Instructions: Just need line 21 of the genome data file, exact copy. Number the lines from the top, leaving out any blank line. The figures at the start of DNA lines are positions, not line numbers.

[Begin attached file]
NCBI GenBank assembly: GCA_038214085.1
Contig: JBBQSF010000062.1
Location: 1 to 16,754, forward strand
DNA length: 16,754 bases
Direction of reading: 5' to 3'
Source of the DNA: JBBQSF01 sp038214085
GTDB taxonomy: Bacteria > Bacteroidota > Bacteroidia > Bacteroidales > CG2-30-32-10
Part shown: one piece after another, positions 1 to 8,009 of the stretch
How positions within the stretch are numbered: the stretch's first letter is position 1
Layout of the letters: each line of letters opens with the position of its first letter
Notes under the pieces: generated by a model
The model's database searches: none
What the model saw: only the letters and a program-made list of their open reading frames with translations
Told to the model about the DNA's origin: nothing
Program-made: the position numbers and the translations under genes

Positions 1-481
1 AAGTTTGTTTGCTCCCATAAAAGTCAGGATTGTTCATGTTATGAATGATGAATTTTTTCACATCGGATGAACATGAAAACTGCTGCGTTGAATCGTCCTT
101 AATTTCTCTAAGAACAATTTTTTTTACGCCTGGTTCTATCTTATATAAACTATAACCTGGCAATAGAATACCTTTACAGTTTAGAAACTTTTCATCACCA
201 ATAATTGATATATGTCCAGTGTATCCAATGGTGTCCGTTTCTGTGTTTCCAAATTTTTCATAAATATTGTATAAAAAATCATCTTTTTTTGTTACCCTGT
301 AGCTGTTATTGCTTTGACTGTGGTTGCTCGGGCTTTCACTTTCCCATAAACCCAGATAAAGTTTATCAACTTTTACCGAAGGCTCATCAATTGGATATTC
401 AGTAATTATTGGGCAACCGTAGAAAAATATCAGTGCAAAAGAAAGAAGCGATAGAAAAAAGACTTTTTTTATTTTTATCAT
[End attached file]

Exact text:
401 AGTAATTATTGGGCAACCGTAGAAAAATATCAGTGCAAAAGAAAGAAGCGATAGAAAAAAGACTTTTTTTATTTTTATCAT